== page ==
Three of the Strathclyde Motets by Scottish composer Sir James MacMillan (b 1959) were interspersed amongst the larger works of the programme. O Radiant Dawn and Lux aeterna from Set 2, were complemented by Data est mihi omnis potentas (All power is given to me) from Set 1. O Radiant Dawn received a resplendent performance with the choir highlighting MacMillan’s skilful word-painting. The explosive opening of Data est was beautifully contrasted by the descending triplet Alleluias of the sopranos, later taken up by the male voices followed by a section of columnar chords, rounded off with three ringing cries of Alleluia.

The ensemble performed MacMillan’s The Gallant Weaver set to the words of Robert Burns, with unaffected charm. Three sopranos ventured into a beautifully matched three-part canon, its rustic inflections crunching over two parts each in the lower three voices.

A bracket by two Australian composers comprising Peter Sculthorpe’s The Stars Turn arranged by David Matthews for 6 – part choir and the world premiere of Dan Walker’s (b 1978) Yúya Karrabúra challenged both the singers and the audience at many levels. The ensemble drew a distinctive picture in sound of the Australian landscape in Sculthorpe’s piece; Walker’s composition, commissioned for the choir by Ed and Jane Suttle, was far more confronting and anguished with the singers passionately capturing the powerful words of the late indigenous poet Alice Eather, caught between two cultures.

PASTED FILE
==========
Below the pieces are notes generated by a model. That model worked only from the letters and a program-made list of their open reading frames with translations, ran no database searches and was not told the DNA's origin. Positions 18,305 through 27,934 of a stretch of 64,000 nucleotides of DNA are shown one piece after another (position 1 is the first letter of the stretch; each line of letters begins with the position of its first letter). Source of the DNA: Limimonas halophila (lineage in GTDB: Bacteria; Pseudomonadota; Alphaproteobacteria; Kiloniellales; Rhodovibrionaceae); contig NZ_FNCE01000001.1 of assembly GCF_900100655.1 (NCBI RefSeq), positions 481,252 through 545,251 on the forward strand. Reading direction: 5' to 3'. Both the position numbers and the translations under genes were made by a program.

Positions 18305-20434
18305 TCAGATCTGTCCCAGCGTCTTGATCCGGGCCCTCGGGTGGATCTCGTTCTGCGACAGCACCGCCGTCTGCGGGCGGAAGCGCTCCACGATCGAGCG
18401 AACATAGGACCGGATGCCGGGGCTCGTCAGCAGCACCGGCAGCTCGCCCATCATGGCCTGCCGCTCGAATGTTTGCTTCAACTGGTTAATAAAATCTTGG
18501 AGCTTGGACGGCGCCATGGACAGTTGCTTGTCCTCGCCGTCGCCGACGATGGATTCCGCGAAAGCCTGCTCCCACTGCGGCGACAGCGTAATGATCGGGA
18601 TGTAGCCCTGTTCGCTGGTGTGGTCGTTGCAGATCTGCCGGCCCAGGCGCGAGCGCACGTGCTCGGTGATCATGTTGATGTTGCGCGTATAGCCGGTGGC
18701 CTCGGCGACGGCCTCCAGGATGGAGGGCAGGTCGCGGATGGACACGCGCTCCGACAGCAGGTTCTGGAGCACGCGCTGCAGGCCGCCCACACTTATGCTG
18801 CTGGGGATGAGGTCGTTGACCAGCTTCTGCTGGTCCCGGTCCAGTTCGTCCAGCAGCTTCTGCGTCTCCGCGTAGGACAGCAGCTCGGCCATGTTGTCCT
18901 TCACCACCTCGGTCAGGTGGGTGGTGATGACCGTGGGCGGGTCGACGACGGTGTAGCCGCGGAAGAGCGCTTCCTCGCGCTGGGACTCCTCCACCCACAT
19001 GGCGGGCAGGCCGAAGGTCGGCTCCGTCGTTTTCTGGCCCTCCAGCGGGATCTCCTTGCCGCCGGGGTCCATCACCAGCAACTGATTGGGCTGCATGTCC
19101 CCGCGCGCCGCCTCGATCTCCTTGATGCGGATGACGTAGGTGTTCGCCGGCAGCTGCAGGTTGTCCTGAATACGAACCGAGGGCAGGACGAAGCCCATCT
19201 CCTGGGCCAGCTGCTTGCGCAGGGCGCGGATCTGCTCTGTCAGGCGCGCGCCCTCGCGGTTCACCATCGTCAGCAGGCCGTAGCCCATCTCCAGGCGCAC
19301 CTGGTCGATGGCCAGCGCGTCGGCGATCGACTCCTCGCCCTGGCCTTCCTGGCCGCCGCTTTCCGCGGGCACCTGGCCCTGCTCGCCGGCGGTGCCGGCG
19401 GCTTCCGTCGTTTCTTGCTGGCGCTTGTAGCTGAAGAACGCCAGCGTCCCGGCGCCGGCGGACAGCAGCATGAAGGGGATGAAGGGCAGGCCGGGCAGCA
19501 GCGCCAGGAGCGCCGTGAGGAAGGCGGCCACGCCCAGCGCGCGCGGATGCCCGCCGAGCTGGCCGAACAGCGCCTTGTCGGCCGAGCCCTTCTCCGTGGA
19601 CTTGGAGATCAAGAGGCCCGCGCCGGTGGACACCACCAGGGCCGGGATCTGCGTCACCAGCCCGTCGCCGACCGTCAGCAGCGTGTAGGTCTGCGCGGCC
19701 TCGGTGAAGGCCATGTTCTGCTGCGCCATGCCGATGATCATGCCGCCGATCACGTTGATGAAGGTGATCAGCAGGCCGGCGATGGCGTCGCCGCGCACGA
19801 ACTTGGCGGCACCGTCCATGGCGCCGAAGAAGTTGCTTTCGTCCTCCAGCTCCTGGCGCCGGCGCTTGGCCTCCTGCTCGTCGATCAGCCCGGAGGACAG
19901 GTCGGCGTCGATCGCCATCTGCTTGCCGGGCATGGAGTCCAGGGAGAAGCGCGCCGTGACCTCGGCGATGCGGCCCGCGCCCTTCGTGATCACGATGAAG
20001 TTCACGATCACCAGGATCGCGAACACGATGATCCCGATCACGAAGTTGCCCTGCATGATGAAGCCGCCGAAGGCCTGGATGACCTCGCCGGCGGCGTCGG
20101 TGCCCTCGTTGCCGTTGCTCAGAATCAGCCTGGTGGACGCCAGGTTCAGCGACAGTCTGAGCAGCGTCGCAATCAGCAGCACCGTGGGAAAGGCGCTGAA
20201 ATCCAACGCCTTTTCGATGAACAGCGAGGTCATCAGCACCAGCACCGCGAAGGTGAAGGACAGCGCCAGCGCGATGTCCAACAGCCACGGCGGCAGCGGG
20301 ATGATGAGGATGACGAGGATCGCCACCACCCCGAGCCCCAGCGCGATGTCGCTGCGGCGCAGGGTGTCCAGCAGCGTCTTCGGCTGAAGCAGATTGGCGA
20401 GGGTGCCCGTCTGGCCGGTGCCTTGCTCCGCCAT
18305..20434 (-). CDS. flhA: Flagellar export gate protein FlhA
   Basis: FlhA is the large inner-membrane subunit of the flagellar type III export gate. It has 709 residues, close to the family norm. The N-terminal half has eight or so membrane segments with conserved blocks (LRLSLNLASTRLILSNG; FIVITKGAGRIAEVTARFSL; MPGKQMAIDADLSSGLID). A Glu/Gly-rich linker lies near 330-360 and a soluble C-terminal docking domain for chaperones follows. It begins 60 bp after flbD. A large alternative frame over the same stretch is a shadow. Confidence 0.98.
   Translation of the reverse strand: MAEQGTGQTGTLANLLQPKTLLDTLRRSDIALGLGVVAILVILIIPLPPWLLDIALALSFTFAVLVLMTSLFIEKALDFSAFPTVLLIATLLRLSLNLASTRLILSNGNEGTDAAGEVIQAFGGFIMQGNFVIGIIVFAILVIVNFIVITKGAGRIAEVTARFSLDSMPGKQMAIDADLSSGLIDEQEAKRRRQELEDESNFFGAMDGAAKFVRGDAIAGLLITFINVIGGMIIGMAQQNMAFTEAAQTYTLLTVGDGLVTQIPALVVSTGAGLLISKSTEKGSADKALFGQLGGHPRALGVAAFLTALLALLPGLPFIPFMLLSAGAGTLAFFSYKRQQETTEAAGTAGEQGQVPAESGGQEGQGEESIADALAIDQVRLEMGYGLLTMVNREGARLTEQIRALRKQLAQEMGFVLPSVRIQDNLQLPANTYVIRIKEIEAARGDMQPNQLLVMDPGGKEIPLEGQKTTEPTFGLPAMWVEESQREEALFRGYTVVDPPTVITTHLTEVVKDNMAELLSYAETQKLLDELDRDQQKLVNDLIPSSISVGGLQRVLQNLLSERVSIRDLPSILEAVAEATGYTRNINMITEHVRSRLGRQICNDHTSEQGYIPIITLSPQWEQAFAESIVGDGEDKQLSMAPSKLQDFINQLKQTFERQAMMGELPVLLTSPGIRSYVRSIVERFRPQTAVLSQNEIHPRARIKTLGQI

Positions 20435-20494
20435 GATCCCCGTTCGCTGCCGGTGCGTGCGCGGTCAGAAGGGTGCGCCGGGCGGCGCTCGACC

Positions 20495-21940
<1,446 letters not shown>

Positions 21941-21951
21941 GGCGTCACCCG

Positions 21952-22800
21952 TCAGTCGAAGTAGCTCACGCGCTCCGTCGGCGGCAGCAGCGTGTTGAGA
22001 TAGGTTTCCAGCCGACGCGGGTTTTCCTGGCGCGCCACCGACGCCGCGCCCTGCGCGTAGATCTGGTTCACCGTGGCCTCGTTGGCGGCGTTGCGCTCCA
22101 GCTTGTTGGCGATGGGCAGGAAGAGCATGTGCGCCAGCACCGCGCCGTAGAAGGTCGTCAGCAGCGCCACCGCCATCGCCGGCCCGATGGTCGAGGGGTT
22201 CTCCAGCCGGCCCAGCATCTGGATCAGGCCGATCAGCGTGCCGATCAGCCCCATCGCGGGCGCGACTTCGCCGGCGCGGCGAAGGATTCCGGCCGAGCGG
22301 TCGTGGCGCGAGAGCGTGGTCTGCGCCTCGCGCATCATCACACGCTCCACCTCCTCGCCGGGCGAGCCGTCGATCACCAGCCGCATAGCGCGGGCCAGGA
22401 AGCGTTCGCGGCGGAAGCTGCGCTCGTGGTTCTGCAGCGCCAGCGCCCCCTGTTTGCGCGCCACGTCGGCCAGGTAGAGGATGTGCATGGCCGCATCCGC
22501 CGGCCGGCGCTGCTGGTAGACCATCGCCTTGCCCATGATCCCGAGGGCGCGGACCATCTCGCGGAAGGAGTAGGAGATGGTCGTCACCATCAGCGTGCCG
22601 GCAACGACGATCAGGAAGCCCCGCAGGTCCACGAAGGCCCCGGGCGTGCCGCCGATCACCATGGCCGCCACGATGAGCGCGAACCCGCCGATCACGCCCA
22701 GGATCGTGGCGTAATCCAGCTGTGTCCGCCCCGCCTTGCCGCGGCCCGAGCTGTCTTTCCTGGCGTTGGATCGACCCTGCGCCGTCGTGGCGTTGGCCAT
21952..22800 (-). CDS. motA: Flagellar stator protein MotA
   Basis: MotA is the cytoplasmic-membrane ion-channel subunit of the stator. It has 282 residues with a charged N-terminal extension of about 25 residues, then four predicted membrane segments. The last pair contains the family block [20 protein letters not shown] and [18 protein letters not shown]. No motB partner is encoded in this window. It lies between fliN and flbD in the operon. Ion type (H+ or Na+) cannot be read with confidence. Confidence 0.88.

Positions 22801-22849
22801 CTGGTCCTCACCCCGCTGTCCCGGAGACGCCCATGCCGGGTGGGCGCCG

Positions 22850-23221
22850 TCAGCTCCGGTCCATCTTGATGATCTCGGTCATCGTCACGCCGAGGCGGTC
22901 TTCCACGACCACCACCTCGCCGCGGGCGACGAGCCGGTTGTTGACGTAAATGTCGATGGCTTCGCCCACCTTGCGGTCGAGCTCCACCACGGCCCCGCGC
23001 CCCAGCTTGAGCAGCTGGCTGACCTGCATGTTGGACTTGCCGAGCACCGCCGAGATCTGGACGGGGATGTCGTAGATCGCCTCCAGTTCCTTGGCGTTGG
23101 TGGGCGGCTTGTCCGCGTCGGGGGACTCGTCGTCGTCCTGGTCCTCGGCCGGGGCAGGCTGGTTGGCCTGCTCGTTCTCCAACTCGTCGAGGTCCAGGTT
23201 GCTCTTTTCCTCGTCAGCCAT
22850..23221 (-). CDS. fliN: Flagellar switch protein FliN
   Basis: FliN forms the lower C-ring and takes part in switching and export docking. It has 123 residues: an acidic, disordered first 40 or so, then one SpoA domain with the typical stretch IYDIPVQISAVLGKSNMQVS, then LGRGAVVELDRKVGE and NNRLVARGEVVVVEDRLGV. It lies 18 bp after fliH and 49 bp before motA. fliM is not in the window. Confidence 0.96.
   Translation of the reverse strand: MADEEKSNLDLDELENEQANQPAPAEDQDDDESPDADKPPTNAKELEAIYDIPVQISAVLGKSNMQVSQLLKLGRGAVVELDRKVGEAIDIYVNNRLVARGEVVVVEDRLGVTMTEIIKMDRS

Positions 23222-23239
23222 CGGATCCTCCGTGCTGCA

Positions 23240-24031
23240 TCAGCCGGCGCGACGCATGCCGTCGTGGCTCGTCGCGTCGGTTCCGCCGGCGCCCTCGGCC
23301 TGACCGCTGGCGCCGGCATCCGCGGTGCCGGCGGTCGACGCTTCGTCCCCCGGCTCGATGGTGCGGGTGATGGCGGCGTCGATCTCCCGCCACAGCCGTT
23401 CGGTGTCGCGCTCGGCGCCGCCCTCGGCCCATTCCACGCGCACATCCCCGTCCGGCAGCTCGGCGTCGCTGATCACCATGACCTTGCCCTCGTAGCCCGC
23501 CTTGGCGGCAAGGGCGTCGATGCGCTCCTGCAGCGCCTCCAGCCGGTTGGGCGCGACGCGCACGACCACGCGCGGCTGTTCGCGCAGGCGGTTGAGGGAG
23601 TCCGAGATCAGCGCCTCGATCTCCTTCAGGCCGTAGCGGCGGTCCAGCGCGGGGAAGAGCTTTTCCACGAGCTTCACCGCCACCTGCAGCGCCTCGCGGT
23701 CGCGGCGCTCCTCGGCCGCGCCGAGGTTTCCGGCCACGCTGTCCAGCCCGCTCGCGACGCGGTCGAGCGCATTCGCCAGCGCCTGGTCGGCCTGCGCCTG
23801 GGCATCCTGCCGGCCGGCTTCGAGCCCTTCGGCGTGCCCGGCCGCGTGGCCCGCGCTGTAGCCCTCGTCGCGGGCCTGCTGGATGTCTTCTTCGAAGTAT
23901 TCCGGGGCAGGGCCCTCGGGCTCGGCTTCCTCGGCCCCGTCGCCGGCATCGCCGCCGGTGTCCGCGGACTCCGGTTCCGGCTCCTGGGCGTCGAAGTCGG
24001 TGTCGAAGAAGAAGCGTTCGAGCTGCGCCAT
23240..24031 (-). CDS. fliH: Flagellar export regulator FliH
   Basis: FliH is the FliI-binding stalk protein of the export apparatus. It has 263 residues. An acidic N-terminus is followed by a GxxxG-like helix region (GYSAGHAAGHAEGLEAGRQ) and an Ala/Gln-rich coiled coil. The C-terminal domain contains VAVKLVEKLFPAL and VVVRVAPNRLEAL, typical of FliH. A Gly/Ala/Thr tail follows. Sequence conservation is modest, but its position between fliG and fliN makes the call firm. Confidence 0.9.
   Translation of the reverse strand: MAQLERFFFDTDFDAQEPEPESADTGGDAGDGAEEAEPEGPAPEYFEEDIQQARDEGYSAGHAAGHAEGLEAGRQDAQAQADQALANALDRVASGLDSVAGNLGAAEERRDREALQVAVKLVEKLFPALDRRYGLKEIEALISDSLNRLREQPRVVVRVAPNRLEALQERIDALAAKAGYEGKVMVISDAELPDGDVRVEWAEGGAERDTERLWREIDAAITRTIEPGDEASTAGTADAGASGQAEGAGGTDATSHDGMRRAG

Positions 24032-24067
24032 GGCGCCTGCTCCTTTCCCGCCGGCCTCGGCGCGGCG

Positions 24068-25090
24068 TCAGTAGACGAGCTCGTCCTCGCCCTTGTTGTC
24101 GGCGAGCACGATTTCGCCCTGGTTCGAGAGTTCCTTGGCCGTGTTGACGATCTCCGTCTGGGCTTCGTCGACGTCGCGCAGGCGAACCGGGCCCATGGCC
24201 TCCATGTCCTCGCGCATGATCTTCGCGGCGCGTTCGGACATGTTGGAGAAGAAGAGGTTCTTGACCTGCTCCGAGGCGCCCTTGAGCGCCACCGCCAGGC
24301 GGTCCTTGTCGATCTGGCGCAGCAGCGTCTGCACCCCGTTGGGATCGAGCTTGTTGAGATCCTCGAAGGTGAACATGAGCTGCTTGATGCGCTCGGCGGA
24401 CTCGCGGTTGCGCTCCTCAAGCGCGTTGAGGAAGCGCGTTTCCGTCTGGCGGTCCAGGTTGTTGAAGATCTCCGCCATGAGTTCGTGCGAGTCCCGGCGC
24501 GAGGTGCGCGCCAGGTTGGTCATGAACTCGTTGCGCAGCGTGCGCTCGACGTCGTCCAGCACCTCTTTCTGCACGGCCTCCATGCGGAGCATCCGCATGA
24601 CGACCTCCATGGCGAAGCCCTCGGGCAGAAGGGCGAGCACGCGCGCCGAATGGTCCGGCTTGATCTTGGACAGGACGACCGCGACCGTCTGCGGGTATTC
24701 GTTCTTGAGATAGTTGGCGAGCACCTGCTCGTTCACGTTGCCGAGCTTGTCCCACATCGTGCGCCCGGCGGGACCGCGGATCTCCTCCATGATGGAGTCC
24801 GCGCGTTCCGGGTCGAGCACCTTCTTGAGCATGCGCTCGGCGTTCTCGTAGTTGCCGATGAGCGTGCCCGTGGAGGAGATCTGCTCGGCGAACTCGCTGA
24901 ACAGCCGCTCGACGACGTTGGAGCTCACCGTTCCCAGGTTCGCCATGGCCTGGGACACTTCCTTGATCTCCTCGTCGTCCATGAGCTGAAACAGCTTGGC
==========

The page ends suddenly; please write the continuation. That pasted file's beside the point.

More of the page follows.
Although Nicolas Champion lived in the 15th century, this was the Australian premiere of his setting of the De profundis clamavi. Standing in horseshoe formation, the lower three voice parts gave a sensitively phrased performance deftly navigating the challenges in harmony.

Also heard in this country for the first time, British composer Cecilia McDowell’s (b 1951) Night Flight, awarded the British Composer Award in the choral category in 2014. The three songs  celebrating flight set the words of the British poet Sheila Bryer and are scored for 2 soprano parts, alto, tenor bass and cello. This was an impressive pairing of choir and cello, played by Christopher Pidcock. The cello was as much a solo instrument as it was part of the ensemble. The introduction of New Moon, belonged to the cello alone, in a confronting, uneasy and excoriating passage, followed by the lower voices ominously repeating “You can be thrown off balance here” while the sopranos sang through the verses. Christopher Pidcock’s cello lines rose through the vivid word-painting and vocal tapestry, until the entire ensemble came together at the end. Crow, landing was given a much darker timbre by choir and cello, Christopher Pidcock unnervingly utilising the highest reaches of the cello’s A string. The ensemble resolved the tension with the euphonic and beautifully sustained Before Dawn embellished with a lyrical cello part that moved into a dissonant middle section before a powerfully sublime conclusion.

Violist Heather Lloyd joined the singers and cellist from the gallery for the closing item, In Paradisum by the Latvian composer Ēriks Ešenvalds (b 1977). The extended instrumental introduction sprinkled with feather light harmonics from the cello was performed with impassioned artistry against a humming chorus which blossomed into text.

Substantial programme notes with musical and historical insights gave a context to the program selections. It’s not often that an audience is mesmerised into silence, too awestruck to applause. You had to be there to feel the magic.

Shamistha de Soysa for SoundsLikeSydney©

 

 
Posted on October 8, 2018 @ 22.43